Spice and Wolf, Vol. 4

At some point in your childhood, a well-meaning adult — a parent, a teacher, Mr. Rodgers — exhorted you “not to judge a book by its cover.” I’m not as diligent about following that advice as I should be, though I have enough experience as a consumer to correctly guess a book’s contents and intended audience from the packaging. Every now and then, however, I completely misjudge a title, as I did with volume four of Spice and Wolf. The cover suggested a fantasy-adventure in a medieval setting — perhaps something along the lines of Claymore — but the story read more like an economics textbook with sexy illustrations.

Ostensibly, Spice and Wolf focuses on the relationship between Holo, a six-hundred-year-old wolf god, and Lawrence, a twenty-five-year-old human. The two meet cute when Holo stows away in Lawrence’s wagon, looking for a ride to her homeland of Yoitsu. Though they’re temperamental opposites — Holo is crafty and impulsive, Lawrence is deliberate and careful — the two discover that they make good business partners; Holo’s ability to manipulate trading partners complements Lawrence’s financial acumen and risk assessment skills.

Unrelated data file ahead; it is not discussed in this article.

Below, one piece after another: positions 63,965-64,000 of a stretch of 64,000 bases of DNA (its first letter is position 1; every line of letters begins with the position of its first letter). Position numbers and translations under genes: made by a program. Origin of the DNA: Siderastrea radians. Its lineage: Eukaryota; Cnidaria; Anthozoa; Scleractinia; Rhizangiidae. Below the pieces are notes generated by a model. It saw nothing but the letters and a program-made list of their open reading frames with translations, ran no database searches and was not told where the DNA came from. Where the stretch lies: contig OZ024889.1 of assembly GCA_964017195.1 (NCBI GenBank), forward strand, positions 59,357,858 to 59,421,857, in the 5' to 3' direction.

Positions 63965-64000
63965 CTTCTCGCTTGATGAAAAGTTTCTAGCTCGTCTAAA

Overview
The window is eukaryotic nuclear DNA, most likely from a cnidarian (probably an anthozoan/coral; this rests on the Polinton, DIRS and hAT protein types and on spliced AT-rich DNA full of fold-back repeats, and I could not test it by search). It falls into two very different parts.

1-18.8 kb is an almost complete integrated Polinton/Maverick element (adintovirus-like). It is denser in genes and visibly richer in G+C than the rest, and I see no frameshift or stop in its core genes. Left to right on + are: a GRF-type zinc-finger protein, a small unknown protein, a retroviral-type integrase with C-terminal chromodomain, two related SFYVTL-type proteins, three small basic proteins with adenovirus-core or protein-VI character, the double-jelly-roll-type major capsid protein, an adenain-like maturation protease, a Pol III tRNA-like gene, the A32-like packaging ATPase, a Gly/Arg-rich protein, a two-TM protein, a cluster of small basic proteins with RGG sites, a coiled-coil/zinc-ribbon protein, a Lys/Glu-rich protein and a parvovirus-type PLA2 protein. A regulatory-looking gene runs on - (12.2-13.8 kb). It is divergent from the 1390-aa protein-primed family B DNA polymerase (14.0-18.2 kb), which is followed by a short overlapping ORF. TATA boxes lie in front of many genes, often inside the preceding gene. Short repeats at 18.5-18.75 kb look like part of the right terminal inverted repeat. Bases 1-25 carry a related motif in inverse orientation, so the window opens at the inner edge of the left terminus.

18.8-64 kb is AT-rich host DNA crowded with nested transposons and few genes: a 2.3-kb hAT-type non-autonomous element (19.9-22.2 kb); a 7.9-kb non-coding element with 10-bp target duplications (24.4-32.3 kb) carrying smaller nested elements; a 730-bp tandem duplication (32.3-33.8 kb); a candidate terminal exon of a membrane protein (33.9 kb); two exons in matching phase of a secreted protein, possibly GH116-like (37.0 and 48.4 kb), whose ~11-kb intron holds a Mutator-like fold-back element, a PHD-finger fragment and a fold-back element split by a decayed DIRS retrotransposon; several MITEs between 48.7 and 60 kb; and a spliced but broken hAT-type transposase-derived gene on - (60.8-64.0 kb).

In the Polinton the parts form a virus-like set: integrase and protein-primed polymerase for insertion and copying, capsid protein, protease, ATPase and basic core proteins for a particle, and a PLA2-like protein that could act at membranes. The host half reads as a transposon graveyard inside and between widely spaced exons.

That’s not a bad premise for a manga; in the right hands, Holo and Lawrence’s travels could be the basis for a smart social satire or an engaging comedy. Unfortunately, the script frequently requires Lawrence to explain the finer points of loans, currency, and inventory control to Holo, expositions that are about as much fun to read as a chapter from Modern Management: Concepts and Skills. Holo’s responses are equally stultifying; in one scene, she cheerfully tells Lawrence, “It’s my intention to pay you back with interest. That means the more I borrow, the more you profit.” Ace student, that Holo.